This is the picture. The fabled photograph that has eluded me for the better part of two years. It all started in the summer of 2008, when I first wanted to capture the milky way out in the Anza Borrego desert. While I made it out there in August of that year, my camera at that time could only muster a grainy image, and my results were far from ideal. Fast forward to 2010. My goal of capturing this image came back to me a few months ago, and was first attempted in the form of a failed back-of-a-motorcycle ride that was abandoned before it even started. Attempts at camping trips timed correctly with the lunar cycles and good air quality all proved unsuccessful over the next few weeks and months, until a window of opportunity finally presented itself. Taking only my Nissan packed with as much gear as possible, a quick camping trip finally allowed me to capture this image last Friday night.
Yes, it's still grainy. With my current cropped-sensor camera, it's literally the best that I can do. But this hasn't stopped me from calling this photograph a success. And for ISO 6400, you have to admit that it's not too terribly bad either. Unless a stranger randomly donates a Canon 5D Mark II to my cause, I'll just have to be content with what I've got. It's not the best Milky Way photograph I've taken, but it's the one I've most anticipated. And I'm glad it could finally happen.
I was lucky enough to take another trip out to Anza Borrego State Park these past few days, and managed to take my paper photography gear with me. Luckily, my friends are amazing, and let me take the long exposures required to get these shots right! The image below was taken of a gas station in Borrego Springs, which had only a single pump. Though the street was busy and people came and went, the long exposure made them disappear, and makes it look as though the station is abandoned. So far, this might be my favorite shot with this new method.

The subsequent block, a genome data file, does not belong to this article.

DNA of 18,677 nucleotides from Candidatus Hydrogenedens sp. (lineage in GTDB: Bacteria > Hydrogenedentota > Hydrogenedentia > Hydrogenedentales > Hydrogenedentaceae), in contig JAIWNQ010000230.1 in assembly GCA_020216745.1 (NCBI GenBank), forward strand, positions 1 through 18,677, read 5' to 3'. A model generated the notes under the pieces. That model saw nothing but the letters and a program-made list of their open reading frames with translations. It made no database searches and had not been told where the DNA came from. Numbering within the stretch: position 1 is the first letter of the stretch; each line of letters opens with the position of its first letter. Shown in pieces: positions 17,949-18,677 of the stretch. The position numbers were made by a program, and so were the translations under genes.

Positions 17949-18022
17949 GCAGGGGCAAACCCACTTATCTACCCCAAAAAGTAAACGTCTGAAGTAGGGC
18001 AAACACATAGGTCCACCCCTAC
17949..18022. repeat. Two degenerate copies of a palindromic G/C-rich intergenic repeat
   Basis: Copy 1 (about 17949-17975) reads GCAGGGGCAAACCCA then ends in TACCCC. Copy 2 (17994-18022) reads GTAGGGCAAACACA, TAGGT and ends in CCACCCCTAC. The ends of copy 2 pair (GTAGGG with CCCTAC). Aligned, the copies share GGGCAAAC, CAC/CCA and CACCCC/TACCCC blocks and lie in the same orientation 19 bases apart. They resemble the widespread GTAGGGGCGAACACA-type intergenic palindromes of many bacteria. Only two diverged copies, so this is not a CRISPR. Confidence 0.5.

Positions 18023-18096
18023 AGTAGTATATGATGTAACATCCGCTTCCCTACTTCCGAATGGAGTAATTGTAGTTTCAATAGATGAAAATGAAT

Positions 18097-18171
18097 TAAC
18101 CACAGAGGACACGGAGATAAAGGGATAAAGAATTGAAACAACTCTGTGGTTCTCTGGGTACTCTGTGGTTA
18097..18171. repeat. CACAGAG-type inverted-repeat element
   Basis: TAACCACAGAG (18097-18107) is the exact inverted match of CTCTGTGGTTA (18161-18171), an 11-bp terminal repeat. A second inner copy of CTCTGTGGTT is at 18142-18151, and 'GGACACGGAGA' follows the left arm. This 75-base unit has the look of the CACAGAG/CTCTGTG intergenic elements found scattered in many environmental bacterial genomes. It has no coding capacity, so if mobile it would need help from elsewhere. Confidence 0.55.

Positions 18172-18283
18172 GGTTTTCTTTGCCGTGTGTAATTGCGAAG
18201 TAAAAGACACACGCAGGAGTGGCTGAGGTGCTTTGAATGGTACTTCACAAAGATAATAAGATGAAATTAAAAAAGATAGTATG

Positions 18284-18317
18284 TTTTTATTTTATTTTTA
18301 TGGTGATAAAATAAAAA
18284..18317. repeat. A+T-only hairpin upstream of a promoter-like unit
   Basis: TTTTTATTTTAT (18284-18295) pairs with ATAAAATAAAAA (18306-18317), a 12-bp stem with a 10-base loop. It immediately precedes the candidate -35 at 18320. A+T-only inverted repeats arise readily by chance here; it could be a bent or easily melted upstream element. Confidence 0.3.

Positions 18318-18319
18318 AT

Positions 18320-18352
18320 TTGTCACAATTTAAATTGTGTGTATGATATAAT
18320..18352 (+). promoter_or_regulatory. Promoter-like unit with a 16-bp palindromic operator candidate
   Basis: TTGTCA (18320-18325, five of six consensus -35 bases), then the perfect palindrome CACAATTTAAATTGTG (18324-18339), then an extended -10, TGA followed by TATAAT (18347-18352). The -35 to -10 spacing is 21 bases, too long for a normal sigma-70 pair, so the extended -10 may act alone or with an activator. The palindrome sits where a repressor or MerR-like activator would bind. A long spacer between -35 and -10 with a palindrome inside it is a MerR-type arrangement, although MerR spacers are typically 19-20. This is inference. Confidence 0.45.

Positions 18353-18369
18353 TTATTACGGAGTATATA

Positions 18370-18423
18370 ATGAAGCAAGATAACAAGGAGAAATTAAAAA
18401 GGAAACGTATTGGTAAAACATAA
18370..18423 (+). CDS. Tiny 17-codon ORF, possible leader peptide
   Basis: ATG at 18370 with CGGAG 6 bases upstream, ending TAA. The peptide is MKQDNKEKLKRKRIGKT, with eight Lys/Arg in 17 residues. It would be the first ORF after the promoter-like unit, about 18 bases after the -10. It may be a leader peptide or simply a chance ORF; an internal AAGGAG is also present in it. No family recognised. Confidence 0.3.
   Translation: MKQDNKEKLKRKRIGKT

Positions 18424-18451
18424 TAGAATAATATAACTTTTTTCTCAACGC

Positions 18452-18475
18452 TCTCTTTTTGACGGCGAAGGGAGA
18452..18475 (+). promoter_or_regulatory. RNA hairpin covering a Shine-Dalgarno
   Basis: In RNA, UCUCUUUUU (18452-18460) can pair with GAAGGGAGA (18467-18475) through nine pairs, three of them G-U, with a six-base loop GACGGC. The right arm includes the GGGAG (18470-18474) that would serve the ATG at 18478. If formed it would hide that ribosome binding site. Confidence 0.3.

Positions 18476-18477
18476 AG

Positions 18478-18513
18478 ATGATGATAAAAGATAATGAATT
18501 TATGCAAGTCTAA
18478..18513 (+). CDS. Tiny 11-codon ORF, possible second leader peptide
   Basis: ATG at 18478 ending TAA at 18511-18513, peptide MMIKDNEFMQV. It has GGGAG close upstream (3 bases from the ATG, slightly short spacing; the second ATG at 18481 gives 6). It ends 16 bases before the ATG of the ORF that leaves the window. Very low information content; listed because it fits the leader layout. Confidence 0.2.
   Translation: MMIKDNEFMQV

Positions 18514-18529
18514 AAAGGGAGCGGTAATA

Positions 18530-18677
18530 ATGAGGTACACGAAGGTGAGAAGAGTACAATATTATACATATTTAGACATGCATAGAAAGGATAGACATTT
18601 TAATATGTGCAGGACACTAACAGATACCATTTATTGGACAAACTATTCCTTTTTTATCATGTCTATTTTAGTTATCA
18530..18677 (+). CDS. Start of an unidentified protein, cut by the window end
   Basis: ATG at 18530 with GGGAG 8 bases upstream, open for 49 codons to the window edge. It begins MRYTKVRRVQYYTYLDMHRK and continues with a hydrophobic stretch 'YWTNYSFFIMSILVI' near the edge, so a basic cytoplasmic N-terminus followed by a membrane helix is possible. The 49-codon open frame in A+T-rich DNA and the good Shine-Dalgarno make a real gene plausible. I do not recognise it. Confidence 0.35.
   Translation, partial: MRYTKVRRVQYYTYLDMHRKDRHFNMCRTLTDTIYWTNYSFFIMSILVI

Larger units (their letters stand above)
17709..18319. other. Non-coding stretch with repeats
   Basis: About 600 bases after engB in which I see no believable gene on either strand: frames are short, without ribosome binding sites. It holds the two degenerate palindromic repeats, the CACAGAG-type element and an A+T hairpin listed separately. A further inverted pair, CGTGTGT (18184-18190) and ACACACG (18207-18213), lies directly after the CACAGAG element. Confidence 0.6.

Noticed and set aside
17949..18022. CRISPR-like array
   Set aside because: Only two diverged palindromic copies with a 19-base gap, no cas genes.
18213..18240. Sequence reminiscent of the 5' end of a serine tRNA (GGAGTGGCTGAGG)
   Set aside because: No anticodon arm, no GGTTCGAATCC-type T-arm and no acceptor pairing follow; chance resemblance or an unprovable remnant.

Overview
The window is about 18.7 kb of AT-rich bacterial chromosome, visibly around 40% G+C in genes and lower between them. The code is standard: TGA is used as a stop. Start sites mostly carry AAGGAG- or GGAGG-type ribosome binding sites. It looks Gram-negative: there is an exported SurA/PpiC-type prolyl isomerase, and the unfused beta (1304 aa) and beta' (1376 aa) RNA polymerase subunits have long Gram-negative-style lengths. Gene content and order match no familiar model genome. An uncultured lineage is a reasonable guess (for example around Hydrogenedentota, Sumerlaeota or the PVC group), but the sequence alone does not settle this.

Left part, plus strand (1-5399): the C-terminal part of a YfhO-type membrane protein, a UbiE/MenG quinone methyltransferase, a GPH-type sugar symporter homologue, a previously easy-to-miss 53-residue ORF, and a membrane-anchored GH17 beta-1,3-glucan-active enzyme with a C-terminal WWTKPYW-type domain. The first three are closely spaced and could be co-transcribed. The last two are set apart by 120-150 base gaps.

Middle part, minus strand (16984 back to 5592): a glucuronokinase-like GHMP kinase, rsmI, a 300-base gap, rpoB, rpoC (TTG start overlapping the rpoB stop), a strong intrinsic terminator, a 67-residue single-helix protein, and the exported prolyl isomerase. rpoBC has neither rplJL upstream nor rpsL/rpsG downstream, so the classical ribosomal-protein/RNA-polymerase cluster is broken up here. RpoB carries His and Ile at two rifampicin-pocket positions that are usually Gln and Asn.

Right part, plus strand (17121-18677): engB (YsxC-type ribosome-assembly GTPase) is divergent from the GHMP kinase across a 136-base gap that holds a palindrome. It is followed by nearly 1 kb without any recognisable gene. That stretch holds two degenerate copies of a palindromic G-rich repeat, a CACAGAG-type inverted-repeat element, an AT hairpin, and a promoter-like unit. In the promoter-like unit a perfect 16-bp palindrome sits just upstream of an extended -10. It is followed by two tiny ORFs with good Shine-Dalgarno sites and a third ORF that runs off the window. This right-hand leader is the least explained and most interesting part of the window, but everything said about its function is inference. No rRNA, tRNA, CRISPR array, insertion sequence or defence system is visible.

Every so often, you experience a night that you'll never forget as long as you live. Last night was such a night, consisting of a loosely-planned drive out to a point overlooking the Anza Borrego desert in San Diego County, and culminating in a race to the top of a hill on the other side of the county to catch the sunrise, with absolutely no sleep in between. It was the first all-nighter I've had in nearly two years, and it gave me the perfect chance to test out all that the new Pentax K-x is capable of. I managed to make some truly unanticipated photographs, due largely in part to the camera's great image quality in the higher ISO range. I'll be posting more photographs later on, including my first ever photograph of a shooting star.
It took me awhile, but all 2000+ photos I took on my DSLR from my trip this past week and a half are now safely copied onto my desktop at home. My workflow can now resume as normal, and hopefully I'll be able to churn out postings at a more frequent rate! The photos here are still from day 1, and were taken between Las Vegas (where I found the billboard above) to Mesquite, Nevada (where the "bowling" sign below was photographed).
I found myself naturally capturing a wide range of photographs during this trip, which is surprising given my recent reduction in my lens collection. With only a 40mm pancake lens and a cheap 70-300mm zoom, I found myself shooting everything from natural landscapes to night exposures, from wildlife photography to mere portraits. The shots picked for this post might seem rather simple in terms of subjects chosen, but each of these photographs has a deeper story to tell.